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Staring – Yinchuan, China

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It tends to start with silence.

Most Chinese restaurants are bustling, noisy places. Eating groups are always talking, shouting, slurping and burping, so when I sit next to a table and everyone falls silent it’s clearly noticeable.

There are quite a few foreigners in Beijing – nowhere near the numbers in Shanghai, but still enough that we’re not that rare. Given the high influx of migrant workers from the country, it’s possible that it’s the first time they’ve seen a real live foreigner, but it’s still wearing that they’ll stop, nudge each other, point and stare open mouthed. Despite how common it is, this behaviour is rude by educated Chinese standards, and Chinese friends will often point out that those staring are probably ‘fresh off the train’ from the country. I’ve even been followed around supermarkets by whole families, animatedly discussing everything that goes in my basket without saying a word to me.

Getting followed round the supermarket

They followed me for ten minutes, so I figured we knew each other well enough for a family photo...

Most of the time it’s necessary to let them stare, but it can be uncomfortable when it’s not possible to just walk away. In smaller restaurants groups have got up and rearranged their chairs so they can all get a good look. When they eventually stop staring from the next table (which can be some minutes…) they’ll continue loudly with a conversation about me, despite being clearly audible a few inches away at the next table. This is followed up with frequent glances to see how I’m doing with chopsticks and noodles, then something will be said and they’ll all stop and turn and stare again. It’s unlikely to be rude but can still be unsettling whilst I wonder whether I’ve got spinach in my teeth, my flies are open or I’ve grown an extra head (which to be fair I’d probably discreetly glance at as well).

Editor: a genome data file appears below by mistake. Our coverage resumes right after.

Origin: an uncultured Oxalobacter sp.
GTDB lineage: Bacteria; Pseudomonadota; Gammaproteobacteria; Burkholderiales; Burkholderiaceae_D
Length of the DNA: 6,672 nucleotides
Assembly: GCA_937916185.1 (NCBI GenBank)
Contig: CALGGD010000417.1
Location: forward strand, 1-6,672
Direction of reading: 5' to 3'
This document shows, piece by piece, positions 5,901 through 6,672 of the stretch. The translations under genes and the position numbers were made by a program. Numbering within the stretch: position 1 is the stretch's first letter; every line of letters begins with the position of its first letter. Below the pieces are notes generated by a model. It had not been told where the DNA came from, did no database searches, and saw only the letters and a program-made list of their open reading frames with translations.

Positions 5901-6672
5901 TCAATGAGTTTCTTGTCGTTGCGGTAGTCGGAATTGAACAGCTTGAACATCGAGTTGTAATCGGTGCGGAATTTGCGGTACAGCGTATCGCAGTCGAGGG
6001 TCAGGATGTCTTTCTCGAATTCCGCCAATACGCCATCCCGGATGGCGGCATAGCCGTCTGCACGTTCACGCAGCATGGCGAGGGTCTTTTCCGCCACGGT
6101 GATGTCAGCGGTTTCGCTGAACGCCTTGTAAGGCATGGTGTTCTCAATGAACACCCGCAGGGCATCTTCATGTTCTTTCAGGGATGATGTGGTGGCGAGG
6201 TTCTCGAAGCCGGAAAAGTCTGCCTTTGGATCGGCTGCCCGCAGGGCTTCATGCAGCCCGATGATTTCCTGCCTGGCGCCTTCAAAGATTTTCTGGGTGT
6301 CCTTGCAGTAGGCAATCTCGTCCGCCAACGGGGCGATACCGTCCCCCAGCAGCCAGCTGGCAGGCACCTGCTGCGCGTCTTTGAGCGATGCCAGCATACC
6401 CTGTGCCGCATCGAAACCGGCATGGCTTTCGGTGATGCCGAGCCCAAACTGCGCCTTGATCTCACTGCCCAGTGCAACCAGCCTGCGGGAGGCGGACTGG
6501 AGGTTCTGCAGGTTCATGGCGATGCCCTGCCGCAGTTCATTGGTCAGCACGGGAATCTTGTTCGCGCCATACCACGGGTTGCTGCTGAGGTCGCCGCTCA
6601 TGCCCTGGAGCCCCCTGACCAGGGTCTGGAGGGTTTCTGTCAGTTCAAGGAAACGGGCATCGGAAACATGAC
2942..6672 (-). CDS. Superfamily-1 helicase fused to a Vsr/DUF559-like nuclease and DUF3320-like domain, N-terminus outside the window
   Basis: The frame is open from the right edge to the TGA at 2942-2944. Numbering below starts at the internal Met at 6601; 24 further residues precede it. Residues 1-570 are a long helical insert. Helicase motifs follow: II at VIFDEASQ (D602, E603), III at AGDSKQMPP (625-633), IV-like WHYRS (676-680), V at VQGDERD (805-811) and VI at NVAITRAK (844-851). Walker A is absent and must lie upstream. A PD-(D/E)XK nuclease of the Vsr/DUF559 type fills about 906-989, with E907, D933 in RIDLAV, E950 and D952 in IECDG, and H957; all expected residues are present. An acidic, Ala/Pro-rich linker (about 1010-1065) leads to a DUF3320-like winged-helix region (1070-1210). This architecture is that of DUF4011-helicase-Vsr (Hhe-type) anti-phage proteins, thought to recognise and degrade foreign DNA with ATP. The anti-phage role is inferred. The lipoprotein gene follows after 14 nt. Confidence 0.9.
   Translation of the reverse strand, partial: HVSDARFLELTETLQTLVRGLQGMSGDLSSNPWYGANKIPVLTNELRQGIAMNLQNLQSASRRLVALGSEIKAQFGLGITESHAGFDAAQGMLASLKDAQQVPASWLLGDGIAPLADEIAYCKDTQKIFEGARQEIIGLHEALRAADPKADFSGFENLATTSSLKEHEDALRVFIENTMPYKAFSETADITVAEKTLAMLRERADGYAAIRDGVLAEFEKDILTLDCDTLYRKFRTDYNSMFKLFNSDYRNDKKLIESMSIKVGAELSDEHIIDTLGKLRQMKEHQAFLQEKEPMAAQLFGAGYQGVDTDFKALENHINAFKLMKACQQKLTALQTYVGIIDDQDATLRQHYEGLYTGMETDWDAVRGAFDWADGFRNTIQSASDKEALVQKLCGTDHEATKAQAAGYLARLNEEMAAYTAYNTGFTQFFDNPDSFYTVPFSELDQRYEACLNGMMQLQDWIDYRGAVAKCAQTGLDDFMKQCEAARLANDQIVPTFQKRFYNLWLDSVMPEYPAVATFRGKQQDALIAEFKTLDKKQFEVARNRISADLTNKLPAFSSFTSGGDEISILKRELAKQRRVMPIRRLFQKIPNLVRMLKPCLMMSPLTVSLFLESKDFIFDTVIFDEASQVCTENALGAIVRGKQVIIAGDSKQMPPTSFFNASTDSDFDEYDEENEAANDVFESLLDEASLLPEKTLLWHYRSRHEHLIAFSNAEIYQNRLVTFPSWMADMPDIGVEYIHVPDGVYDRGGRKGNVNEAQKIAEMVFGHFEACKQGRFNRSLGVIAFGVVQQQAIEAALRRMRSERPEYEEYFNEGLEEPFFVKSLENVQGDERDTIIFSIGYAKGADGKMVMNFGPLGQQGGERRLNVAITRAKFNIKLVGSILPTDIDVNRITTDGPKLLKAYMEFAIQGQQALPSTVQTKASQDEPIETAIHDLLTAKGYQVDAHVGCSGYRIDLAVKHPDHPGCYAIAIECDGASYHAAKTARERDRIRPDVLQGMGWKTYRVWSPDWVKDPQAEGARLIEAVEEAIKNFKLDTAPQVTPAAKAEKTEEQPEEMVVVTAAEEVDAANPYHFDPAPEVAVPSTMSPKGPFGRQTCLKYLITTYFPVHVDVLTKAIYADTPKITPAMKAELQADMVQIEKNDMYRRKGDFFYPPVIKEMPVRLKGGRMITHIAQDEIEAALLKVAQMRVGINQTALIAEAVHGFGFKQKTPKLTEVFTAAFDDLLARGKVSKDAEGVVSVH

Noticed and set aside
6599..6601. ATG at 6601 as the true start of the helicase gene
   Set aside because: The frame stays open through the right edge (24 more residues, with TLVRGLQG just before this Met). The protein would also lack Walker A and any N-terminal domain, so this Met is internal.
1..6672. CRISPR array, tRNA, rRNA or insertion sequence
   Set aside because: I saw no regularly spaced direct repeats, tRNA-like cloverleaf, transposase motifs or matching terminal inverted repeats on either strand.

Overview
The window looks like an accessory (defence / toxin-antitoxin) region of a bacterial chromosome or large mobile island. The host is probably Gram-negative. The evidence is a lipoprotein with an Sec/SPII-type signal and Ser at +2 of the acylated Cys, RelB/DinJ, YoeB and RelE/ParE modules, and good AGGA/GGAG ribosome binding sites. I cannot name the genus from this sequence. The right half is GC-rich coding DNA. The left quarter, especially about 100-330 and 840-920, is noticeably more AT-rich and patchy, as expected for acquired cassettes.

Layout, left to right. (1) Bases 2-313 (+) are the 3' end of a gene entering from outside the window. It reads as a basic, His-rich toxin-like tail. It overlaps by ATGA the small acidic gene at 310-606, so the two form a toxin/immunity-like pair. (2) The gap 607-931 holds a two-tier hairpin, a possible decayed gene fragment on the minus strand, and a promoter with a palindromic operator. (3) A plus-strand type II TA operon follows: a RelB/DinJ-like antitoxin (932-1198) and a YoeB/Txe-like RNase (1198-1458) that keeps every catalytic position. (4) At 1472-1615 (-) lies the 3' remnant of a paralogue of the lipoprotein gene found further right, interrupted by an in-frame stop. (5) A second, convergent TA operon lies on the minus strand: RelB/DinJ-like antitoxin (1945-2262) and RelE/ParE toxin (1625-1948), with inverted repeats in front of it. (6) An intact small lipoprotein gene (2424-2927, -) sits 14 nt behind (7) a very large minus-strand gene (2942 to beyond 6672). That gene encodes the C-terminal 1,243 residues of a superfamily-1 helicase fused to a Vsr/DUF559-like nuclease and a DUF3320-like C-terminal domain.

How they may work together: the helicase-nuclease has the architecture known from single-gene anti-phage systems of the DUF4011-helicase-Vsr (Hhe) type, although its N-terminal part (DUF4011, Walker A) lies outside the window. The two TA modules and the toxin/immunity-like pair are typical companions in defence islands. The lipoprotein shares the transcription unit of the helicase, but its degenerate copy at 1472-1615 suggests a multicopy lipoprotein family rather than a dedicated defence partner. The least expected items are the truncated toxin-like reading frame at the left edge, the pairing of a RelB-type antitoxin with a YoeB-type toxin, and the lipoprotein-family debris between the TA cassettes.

It seems assumed that foreigners outside the CBD are completely unaware of Chinese customs and language, and I assumed people had more interesting things to talk about, but the more Mandarin I learn the more I realise people within earshot will openly discuss me with no attempt at subtlety or discreetness.

Then there’s the groups of school kids who’ll walk along the pavement towards me, whispering all the way, then once they’ve passed shout “Hello!” and run off giggling.

The first few times it’s fine, but after a while living in one place it’s easy to feel comfortable, then incidents like that drag me back out, reminding me quite how out of place I really am.

Anyway, what caused me to reflect on all this is that I found myself visiting the town of Yinchuan last week. It’s about a third of the way across China from Beijing and one of the towns we drove through along the Silk Road towards Istanbul back in 2006. I hadn’t expected to ever return there and five years on it’s completely unrecognisable.

Yinchuan Western Pagoda

Yinchuan Western Pagoda